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Having read this recent article : Wired-DKIM vulnerability, I have a couple of questions.

How can one determine the key length that is being used simply by looking at the headers ?

And I'm assuming the attack is as follows: correct me if I'm wrong:

  1. Factor the private key (of short key length) by knowing the public key, the mechanism (i.e. RSA etc)

  2. Spoof the e-mail, replace the DKIM hash with hashes illegally calculated

  3. Fool the verifier into thinking that the e-mail's origin is proper

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Interesting question. It's certainly an odd situation - I'll have to read into it. –  Polynomial Oct 25 '12 at 18:54
Yes, that's pretty much it. What is the question here? –  AviD Oct 25 '12 at 19:37

2 Answers 2

up vote 9 down vote accepted

I've written a DKIM parser and signer for Microsoft Exchange so this is pretty straightforward. Just note that the public key stored in DNS isn't a typical public key, it is in a more compact form called "public key subject form".

How can one determine the key length that is being used simply by looking at the headers ?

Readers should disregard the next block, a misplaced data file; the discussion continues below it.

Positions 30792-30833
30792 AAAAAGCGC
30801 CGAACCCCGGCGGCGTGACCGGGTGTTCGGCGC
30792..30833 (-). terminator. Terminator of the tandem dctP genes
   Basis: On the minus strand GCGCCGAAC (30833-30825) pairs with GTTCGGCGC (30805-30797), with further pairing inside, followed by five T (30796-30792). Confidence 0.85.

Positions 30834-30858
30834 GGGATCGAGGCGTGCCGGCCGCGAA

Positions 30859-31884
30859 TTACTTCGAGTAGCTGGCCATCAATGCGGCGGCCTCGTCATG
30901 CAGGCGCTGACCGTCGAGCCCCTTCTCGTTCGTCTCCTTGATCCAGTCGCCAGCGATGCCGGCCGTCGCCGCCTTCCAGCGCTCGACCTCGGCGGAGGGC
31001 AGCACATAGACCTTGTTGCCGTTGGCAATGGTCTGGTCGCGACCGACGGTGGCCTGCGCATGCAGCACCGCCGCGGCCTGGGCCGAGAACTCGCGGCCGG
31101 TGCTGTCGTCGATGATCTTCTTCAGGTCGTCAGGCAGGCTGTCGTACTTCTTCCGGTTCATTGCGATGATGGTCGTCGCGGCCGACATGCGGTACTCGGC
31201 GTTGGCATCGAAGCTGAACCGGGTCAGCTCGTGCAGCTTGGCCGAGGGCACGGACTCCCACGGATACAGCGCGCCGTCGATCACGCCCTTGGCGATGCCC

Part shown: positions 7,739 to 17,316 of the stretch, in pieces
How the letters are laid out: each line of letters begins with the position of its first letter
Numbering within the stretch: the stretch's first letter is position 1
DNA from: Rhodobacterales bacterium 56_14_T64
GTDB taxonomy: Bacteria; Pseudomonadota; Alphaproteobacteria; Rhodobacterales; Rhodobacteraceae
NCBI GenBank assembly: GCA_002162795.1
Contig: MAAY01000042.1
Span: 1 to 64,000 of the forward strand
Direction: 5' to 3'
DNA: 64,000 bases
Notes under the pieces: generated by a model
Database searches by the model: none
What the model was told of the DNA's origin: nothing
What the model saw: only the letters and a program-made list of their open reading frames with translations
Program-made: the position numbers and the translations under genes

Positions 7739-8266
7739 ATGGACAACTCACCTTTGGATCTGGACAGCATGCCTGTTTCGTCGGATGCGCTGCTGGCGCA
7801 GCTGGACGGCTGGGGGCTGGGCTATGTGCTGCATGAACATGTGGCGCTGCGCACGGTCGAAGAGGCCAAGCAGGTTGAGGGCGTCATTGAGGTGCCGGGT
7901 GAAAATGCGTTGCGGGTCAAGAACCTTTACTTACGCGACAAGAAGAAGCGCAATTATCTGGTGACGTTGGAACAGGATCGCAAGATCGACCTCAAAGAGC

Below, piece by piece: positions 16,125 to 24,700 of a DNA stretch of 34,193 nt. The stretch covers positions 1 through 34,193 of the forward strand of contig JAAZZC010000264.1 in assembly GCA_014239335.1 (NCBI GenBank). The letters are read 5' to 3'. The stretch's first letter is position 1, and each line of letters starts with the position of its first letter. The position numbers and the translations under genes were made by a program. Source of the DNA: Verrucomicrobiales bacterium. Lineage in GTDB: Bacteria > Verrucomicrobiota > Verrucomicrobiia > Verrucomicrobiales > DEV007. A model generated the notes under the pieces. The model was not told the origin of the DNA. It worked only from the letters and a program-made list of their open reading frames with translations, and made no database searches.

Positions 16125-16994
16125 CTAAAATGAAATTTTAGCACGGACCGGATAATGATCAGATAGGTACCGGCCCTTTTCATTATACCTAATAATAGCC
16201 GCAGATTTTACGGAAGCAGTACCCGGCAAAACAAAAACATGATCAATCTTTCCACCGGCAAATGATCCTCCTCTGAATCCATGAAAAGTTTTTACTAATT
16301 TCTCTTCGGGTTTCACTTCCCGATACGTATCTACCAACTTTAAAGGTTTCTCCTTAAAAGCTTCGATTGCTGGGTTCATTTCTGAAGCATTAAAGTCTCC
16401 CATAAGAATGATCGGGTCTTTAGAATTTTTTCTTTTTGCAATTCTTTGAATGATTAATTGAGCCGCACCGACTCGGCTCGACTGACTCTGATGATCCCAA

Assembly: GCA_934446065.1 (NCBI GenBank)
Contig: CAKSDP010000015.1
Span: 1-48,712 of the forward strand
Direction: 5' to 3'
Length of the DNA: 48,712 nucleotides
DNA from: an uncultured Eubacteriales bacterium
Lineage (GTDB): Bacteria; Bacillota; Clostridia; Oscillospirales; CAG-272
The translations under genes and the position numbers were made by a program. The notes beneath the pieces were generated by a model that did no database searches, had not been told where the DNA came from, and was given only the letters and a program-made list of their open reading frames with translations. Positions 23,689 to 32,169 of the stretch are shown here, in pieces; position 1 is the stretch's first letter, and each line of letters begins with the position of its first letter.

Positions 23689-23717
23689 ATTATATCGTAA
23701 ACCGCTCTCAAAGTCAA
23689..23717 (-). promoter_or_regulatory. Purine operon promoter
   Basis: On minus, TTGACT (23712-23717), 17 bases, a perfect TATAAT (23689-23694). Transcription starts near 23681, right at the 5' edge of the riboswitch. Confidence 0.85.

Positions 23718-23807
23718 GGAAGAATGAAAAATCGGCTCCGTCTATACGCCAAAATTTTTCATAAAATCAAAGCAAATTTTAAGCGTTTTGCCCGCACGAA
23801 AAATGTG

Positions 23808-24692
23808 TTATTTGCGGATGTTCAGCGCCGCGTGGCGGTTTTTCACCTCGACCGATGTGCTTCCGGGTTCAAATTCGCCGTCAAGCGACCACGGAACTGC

1. Do a TXT query for the following values in the header: {s value}._domainkey.{d value} (omit brackets)
  2. Extract the value named "p=" in the above DNS query
  3. Use an ASN.1 parser to determine the key length and other things that are stored within the

Example Public 2048 bit key found in a DKIM "p=" query with an exponent of 65537


Simply paste this key into the ASN.1 Javascript decoder to figure out the key length. Most programmers will just have a library to figure this out.

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There are many software to facilitate brute force password hashes (john, cryptohaze, hashcat, etc). So, what software do you recommend for factoring an RSA key ? –  Yohann Oct 28 '12 at 12:34

The RSA signature size is dependent on the key size. A 512 bit key produces a 64 byte long signature. The header ends with a Base64 encoded signature, so with padding my memory tells me that will be 88 bytes long. So, key length can be determined just by looking at a signature.

Factor the key, sign with the key (because you now have it), and send with all the expected headers.

For the longer version / explanation of this, see RSA signature size? on StackOverflow.

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